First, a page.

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Sports Arena Glass: Why Boards Don't Shatter

Sports arena glass doesn’t shatter because it is tempered, making it more robust than regular glass.
Published March 24, 2017

Sports Arena Glass: Why Boards Don't Shatter

Have you ever been to a hockey game and wondered how the glass boards lining the rink withstood the constant impact of players and pucks slamming into them? Certainly, regular glass would shatter but the transparent material is different—it's made of tempered glass.

What makes hockey boards special?

Hockey boards and other sports arena glass applications are made of tempered glass. This material starts out as regular, or annealed, glass, but then it goes through a process that makes it much sturdier.

When glass is tempered, it is first heated in a tempering oven set to more than 600 degrees Fahrenheit. Next, it is cooled down through a procedure known as quenching when the hot glass is blasted with cold air from different angles in order to drop its temperature rapidly. Because the inner surface of the glass cools at a slightly slower rate than the outer surface, tension forms between them. This tenseness makes the glass remarkably stronger than regular glass.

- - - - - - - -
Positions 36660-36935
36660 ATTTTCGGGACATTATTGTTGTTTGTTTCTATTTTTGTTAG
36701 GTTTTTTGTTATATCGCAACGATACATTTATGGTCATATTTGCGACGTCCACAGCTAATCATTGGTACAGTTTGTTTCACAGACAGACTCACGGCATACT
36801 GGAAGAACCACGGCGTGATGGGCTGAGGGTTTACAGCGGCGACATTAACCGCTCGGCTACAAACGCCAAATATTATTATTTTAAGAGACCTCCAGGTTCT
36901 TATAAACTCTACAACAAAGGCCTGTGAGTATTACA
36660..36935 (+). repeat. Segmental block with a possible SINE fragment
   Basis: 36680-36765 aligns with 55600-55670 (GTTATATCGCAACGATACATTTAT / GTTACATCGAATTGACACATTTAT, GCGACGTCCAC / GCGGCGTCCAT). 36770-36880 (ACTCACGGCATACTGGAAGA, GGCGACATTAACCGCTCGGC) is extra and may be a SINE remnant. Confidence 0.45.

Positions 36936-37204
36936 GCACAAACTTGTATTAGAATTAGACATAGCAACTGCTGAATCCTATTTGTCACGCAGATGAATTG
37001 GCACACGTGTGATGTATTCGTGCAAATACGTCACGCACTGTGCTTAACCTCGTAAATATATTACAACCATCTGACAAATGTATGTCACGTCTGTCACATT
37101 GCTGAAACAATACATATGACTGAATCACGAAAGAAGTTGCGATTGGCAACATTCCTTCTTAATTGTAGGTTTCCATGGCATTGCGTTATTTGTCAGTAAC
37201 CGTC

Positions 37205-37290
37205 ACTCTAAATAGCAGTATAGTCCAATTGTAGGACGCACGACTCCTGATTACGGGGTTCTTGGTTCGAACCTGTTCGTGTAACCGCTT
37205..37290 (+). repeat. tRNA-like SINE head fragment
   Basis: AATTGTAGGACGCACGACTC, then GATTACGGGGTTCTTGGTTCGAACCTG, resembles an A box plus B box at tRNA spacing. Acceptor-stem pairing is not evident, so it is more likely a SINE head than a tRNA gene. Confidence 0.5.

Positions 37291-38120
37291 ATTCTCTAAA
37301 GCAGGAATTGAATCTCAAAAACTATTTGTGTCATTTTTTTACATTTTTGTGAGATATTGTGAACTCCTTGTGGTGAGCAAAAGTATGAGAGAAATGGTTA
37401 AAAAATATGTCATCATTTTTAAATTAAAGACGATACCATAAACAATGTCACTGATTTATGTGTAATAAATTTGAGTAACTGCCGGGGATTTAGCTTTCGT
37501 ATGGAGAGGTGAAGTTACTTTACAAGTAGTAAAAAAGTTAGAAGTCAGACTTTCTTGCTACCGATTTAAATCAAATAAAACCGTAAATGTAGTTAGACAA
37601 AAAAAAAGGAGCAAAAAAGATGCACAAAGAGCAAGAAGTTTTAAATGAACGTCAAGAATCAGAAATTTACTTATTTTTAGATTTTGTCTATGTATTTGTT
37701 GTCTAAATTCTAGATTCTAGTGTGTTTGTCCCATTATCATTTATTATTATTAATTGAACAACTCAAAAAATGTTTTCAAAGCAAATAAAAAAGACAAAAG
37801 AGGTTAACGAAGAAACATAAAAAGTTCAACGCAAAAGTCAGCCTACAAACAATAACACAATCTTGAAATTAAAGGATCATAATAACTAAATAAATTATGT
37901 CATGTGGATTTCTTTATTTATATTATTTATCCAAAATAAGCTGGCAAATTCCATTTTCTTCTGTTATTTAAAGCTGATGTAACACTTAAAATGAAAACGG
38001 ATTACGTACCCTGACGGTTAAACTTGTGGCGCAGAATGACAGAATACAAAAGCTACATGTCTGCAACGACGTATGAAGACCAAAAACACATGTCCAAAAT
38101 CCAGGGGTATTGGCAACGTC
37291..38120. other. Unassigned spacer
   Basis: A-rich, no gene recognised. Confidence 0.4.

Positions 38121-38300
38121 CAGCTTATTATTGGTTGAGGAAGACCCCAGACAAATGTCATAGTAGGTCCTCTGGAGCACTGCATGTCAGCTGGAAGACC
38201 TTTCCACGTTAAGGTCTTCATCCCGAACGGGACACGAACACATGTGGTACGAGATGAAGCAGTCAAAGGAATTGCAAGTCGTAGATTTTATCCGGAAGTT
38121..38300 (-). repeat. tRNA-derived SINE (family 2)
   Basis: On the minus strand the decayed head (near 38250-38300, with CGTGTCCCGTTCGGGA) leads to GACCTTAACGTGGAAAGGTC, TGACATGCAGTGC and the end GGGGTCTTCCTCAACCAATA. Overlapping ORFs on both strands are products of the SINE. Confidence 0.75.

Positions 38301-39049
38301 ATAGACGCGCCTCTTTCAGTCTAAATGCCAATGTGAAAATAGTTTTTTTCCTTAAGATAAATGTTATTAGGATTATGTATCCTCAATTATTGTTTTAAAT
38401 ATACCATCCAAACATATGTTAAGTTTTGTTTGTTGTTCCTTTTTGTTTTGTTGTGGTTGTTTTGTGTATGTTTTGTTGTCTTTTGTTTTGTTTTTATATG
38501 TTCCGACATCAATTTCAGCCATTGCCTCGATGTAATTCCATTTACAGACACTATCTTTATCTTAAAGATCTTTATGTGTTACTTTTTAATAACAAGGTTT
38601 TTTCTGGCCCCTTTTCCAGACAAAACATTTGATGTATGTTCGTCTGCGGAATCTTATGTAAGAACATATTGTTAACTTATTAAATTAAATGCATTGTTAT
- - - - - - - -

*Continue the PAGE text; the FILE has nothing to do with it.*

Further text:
As a result, sports arena glass does not shatter under impact.

But glass thickness also makes a difference in strength.

The thicker the glass, the stronger it is, making the material less likely to bow or warp under stress. Consequently, glass fabricators use thicker glass for sports arena applications.

While ½-inch-thick glass is a commonly used thickness, it can be too fragile in a sports setting, so 5/8-inch-thick glass is frequently utilized to make sure that the finished product can withstand significant amounts of pressure. Hockey fans may not care, but the difference is huge.

Interested in learning more? Here’s some additional information on what it means to temper glass.

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